I can’t imagine there’s any committee that I would have no interest in serving on, frankly, because from the committee on aging to the committee on children, I have a lot of interest and a lot of ideas about how we can make Connecticut–and specifically the 26th District–a better place to live.
GMW: Let’s talk about the teacher pension push down. It didn’t happen last year, but there’s talk that something will pass down to the towns this year. It’s much more likely.
Haskell: Governor Malloy’s proposal to push one-third of teacher pension payments down to towns was reckless and irresponsible, and ill-conceived. It would place a huge financial burden on towns like Wilton, and perhaps cause a rise in mil rates, which would be wholly unacceptable to most of the voters I’ve met over the last eight months. We also have to keep in mind that towns in the 26th District usually pay their teachers more than towns elsewhere in the state. When the teacher has a higher salary, that leads to a higher pension. And right now, the state is on the hook for paying that higher pension difference, and that’s not entirely fair. So, I think that Connecticut is going to move to a system, whether we like it or not, that asks the state, and teachers, and towns, to contribute to teacher pensions, something that, perhaps, resembles New York State. I will fight vigorously to keep that percentage as low as possible, so it’s affordable to the taxpayers in Wilton. I also think that we can get creative about this.
Perhaps Wilton could be on the hook for paying the differential between the average teacher pension and the teacher pension of somebody who’s spent a career in Wilton. That might be a lot more acceptable to taxpayers and, again the key thing here is providing them with predictability and transparency, which Hartford has failed to do in the past.
That’s why I’m going to have Lynne, Jeff, and John on speed dial going forward so they know exactly what we’re talking about in Hartford and what they can expect when they build their budget, because I know this is a revaluation year.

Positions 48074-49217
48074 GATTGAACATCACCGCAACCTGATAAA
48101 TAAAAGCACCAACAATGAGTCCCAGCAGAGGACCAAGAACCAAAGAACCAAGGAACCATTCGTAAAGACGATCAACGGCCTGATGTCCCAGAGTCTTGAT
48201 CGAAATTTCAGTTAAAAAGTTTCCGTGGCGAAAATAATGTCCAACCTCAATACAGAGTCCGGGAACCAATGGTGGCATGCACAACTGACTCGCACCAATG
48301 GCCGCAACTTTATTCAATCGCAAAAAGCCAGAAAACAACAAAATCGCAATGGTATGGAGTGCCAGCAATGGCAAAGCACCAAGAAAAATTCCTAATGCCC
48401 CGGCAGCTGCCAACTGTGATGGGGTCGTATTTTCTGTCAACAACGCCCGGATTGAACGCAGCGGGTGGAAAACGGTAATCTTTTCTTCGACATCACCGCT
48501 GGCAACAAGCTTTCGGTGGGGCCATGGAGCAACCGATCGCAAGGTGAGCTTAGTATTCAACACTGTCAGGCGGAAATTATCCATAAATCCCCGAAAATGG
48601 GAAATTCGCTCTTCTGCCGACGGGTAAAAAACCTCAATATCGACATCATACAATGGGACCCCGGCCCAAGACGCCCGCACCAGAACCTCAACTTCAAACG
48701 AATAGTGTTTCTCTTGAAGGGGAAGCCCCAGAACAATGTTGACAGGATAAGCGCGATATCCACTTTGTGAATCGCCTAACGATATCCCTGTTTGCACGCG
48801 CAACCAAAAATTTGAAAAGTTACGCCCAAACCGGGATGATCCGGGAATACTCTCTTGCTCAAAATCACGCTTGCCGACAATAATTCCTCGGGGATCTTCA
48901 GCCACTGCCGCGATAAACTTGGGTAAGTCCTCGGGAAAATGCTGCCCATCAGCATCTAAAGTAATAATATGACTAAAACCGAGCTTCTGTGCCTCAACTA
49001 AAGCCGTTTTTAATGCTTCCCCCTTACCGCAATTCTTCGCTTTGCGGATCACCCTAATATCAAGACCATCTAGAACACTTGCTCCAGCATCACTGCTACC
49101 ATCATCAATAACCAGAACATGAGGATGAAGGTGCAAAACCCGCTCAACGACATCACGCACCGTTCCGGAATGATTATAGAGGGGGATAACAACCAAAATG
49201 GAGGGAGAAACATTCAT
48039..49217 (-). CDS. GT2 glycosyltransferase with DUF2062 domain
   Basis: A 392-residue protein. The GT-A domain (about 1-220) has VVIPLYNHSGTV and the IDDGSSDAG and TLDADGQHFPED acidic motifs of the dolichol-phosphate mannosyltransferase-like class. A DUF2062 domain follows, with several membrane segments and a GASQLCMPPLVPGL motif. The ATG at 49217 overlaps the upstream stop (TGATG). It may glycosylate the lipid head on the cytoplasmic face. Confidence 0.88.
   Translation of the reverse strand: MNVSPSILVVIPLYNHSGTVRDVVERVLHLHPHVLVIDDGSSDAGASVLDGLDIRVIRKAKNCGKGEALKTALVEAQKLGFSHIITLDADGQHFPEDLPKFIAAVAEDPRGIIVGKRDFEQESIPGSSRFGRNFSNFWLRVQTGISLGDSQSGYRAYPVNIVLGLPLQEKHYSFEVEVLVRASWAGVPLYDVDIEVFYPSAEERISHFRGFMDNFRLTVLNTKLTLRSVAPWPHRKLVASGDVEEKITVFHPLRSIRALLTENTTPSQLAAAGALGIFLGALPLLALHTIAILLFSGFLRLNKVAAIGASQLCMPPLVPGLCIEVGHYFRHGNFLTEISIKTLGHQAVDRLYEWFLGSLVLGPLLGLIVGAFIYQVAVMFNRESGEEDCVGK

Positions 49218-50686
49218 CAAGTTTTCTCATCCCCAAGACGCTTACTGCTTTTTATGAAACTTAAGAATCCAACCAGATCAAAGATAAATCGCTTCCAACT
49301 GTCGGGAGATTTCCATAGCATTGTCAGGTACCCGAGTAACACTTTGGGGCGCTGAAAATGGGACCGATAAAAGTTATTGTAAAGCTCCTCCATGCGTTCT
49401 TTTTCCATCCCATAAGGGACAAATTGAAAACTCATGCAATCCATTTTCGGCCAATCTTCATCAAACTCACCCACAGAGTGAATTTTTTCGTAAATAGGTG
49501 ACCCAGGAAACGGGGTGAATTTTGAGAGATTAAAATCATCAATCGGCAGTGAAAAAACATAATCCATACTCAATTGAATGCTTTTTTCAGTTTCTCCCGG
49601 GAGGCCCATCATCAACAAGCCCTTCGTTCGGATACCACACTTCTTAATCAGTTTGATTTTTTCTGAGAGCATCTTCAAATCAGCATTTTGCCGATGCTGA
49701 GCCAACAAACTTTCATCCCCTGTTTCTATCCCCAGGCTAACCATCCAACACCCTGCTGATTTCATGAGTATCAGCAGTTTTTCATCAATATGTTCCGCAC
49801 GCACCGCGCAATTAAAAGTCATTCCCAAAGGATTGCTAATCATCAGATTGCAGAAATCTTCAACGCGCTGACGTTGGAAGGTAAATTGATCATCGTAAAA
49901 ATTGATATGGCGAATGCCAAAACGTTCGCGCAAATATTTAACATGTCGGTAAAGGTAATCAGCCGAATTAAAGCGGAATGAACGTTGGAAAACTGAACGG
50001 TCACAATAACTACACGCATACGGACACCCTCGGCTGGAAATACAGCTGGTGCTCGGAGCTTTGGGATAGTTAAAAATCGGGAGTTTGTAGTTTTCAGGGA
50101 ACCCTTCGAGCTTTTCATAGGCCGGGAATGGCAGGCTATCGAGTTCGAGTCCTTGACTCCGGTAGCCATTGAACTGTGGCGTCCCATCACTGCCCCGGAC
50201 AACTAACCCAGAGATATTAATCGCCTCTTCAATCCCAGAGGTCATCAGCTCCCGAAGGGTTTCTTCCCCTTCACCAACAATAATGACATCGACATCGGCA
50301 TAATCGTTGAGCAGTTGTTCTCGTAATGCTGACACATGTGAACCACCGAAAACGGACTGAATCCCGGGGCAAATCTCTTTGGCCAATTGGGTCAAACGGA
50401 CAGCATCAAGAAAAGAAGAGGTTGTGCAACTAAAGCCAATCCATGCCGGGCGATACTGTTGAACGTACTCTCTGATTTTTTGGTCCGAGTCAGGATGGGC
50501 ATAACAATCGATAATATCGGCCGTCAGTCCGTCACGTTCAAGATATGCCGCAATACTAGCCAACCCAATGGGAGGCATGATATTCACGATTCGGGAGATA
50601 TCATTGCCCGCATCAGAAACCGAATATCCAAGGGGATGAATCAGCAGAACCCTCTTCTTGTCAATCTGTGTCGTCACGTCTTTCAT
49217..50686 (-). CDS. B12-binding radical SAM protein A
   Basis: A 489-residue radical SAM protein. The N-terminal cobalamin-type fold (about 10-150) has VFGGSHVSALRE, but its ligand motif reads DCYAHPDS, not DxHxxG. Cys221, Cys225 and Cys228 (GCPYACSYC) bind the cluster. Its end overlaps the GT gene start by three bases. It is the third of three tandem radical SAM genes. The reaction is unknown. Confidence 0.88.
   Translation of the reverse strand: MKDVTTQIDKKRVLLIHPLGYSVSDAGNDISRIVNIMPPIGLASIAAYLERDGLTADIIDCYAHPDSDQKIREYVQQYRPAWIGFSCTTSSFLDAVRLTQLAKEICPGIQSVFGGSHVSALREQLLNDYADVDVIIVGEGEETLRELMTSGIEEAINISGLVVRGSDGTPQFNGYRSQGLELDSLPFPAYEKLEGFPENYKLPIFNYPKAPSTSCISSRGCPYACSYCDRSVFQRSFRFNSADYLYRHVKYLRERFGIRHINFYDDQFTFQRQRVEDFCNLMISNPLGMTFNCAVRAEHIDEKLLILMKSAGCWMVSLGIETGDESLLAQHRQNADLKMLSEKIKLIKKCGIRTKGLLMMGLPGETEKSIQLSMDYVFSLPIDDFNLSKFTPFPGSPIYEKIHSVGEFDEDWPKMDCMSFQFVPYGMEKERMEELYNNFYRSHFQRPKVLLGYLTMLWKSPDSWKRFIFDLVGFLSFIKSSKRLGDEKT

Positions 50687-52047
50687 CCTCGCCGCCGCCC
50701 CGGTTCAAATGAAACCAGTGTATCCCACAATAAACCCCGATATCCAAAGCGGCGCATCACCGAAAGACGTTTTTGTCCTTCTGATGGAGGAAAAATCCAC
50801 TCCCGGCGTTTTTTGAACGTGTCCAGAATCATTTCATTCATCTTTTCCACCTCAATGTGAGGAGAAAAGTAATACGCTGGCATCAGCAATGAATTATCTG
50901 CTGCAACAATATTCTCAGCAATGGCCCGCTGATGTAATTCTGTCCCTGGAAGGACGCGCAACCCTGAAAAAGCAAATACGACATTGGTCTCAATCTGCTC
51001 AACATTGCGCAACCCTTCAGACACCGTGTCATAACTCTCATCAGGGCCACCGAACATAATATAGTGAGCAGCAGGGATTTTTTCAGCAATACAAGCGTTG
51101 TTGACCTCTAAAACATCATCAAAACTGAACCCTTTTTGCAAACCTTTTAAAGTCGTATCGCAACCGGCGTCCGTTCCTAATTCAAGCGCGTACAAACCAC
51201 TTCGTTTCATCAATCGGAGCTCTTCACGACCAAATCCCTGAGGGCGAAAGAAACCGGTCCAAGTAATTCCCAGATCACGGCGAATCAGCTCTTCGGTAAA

GMW: You just described yourself as being more moderate than some of your Democratic colleagues. How?
Haskell: Well, I will support a repeal of the estate tax. Drawing young people to Connecticut is important to me but we also need to make sure that this state is an affordable place for people to retire and live in. I don’t think we should be taxing Social Security, I don’t think that we should be taxing pensions. And, most importantly, people need to feel they can stay in Connecticut even after their kids graduate from school, that they can afford to live in Connecticut all the way until the end of their life.
So, the estate tax doesn’t bring that much money into the state, and it’s a huge driver of people out of the state. Look, Connecticut is facing major issues, and the solution to those issues have to be intergenerational. So, yes, we need more people in their 20s and 30s that decide to start their careers, their small businesses, their families here. But we also need to discourage people from picking up and leaving as soon as their kids graduate from our amazing public schools. We need to encourage them to retire here, to stay here throughout their life. That means repealing the estate tax.
Are progressive members of my caucus going to love that? Probably not, but it’s an important step nonetheless. It’s something I heard time and time again from folks who were trying to sell their homes, and when I asked them why they were leaving, the estate tax often came into the conversation.
GMW: One thing you might not be so moderate on is minimum wage, and with a lot of small businesses in your district, That’s probably something that’s harder for them to accept. How do you answer that?
Haskell: Actually I think it is another issue where I’m a bit of a moderate. Maybe someone said I couldn’t be moderate by supporting a $15.00 minimum wage, but I think we need to do it in a way that’s fair to small business, that works incrementally up to $15.00 an hour. I’d be open to exemptions for students who have a summer job. I’d be open to saying you have to work at a business for six months before you qualify for that $15.00 an hour minimum wage. I am ready for small businesses to come to the table. I’ve spent the last few weeks meeting with small business owners across the district.
Here in Wilton, I had a great visit to The Painted Cookie, and we’re eating lunch right now at a small business in Wilton. Engaging in that conversation and not rooting businesses against workers, but recognizing that businesses need skilled employees, and that the current minimum wage is simply not a livable salary. If you work 40 hours a week at the current minimum wage, you’re making $21,000 a year–it’s difficult to feed your kids on $21,000 a year.